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Debtor’s Prison Is Back

Posted on by Townsend Myers

We Americans tend to judge other cultures by how they treat their less fortunate. Do the powerful take advantage of the vulnerable?  But when our gaze turns to our own country, are we really that much better? I believe we are — but we must remain vigilant. And a disturbing new trend in America brings to mind the dark times of a Charles Dickens novel.

Consider the saga of Lisa Lindsay, a breast cancer survivor, who ended up in jail for failure to pay a $280 medical bill that she was told she didn’t owe. Read the story here. Essentially, Lisa Lindsay was sent to debtor’s prison. And other Americans could easily find themselves in this frightening situation if we don’t rise against it.

The modern incarnation of debtor’s prison is this: it’s not the debt that lands you in jail…  it’s the unpaid cost of the creditor’s lawsuits that land you there. For Lisa Lindsay, collection fees  brought about her ‘contempt of court’ charges for non-payment.

This is allowable in a third of U.S. states – including Louisiana – and is tied directly to the financial institutions that are directly responsible for our current economic situation.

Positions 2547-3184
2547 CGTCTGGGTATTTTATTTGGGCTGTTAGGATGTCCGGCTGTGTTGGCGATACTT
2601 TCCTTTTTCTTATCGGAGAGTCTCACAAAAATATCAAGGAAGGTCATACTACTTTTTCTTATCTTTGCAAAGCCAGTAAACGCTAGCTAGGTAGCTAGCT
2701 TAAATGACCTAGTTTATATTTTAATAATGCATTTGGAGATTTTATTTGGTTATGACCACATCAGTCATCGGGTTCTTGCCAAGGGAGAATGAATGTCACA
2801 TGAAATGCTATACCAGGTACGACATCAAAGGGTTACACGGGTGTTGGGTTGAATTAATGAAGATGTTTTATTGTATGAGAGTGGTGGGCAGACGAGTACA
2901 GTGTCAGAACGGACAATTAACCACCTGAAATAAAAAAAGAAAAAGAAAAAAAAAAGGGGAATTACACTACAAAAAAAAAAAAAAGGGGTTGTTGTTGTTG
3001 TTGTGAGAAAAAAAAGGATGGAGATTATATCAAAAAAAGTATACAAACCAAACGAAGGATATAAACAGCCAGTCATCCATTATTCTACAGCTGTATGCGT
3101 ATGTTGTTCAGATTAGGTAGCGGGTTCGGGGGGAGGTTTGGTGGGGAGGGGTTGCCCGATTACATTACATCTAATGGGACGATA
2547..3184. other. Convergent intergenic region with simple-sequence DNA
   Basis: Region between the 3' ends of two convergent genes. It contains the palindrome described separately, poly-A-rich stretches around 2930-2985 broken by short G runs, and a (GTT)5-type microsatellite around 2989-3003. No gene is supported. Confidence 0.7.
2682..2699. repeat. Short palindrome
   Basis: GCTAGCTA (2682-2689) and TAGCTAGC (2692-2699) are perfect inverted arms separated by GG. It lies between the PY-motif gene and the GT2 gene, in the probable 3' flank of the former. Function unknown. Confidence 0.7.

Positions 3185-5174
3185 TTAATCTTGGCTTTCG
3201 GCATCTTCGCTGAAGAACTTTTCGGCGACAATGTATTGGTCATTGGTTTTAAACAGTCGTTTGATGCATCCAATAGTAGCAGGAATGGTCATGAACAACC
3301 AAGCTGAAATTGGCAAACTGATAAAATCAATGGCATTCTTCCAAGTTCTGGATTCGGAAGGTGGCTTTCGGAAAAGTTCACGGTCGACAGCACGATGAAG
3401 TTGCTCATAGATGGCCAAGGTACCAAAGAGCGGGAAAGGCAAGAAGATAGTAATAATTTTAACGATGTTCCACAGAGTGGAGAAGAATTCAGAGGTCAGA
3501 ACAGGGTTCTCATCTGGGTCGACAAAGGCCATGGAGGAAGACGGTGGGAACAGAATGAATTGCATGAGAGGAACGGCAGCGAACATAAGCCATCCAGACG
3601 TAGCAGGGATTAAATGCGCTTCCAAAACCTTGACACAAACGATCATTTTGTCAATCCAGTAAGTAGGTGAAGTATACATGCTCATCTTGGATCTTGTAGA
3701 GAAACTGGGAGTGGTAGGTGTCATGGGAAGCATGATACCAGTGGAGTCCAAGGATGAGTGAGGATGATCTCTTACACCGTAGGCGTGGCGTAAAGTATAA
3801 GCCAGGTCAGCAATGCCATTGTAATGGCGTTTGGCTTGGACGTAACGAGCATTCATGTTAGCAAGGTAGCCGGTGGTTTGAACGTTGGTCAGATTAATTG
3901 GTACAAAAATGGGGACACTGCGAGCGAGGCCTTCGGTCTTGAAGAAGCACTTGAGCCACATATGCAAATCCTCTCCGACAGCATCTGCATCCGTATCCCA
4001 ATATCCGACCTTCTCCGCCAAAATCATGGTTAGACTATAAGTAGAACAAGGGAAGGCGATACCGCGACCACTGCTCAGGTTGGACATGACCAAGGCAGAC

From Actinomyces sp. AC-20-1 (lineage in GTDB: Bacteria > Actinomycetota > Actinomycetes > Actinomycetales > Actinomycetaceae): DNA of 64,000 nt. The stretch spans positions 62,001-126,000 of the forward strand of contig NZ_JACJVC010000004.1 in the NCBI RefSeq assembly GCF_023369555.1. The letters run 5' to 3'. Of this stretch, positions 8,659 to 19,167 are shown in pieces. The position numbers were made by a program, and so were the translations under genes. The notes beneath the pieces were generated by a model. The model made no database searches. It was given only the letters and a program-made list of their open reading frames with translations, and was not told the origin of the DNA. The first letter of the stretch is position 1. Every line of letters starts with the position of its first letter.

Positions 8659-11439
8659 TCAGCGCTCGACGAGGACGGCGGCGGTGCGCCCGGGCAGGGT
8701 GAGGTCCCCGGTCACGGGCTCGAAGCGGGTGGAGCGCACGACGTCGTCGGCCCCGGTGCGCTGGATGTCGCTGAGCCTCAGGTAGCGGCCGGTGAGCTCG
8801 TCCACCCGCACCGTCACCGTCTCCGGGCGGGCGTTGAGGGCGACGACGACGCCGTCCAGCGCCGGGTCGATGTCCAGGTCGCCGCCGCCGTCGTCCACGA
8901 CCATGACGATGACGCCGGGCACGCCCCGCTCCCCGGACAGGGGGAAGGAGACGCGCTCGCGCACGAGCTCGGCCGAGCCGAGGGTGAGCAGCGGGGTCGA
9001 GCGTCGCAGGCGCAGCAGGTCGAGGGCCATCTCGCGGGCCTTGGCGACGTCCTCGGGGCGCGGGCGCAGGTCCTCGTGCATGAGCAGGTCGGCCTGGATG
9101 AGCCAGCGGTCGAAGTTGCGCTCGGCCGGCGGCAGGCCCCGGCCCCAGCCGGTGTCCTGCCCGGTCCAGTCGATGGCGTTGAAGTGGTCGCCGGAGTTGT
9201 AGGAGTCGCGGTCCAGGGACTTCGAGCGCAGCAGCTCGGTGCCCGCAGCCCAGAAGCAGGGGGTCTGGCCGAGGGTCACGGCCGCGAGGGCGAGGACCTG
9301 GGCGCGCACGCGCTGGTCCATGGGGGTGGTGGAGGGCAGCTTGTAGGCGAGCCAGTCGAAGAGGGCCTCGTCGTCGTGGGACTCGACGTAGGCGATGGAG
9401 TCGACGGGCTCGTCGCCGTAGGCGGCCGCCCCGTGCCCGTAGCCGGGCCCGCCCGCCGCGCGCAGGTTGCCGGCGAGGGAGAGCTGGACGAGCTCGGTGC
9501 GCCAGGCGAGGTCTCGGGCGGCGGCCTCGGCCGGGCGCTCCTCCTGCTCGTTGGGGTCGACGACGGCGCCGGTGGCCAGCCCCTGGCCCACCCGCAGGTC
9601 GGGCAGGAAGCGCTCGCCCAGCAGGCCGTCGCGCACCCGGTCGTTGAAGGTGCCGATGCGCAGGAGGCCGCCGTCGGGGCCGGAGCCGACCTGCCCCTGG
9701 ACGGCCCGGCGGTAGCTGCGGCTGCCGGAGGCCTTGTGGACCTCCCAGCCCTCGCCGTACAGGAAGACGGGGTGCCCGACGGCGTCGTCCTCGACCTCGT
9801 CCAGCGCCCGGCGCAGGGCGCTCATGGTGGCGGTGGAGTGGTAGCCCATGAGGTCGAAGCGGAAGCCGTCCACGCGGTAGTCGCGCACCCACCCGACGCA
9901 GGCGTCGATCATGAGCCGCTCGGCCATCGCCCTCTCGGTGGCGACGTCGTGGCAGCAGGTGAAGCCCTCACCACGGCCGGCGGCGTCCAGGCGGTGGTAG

One of the most unique, humane and successful aspects of our American culture is our belief in redemption. Once upon a time, we didn’t view financial mistakes as a life sentence. We allowed people to repay what they could. They would then take a penalty – usually a hit to their credit rating – and then we, knowing it was best for the whole, allowed them to rejoin the game.

Unfortunately, before their irresponsible business practices brought about economic collapse, the aforementioned financial giants partnered with Congress to create legislation severely limiting a citizen’s ability to find debt relief. They made sure you couldn’t find relief for your mistakes then took billions of our money in bailout funds when they made their mistakes.

Do you see the irony here?



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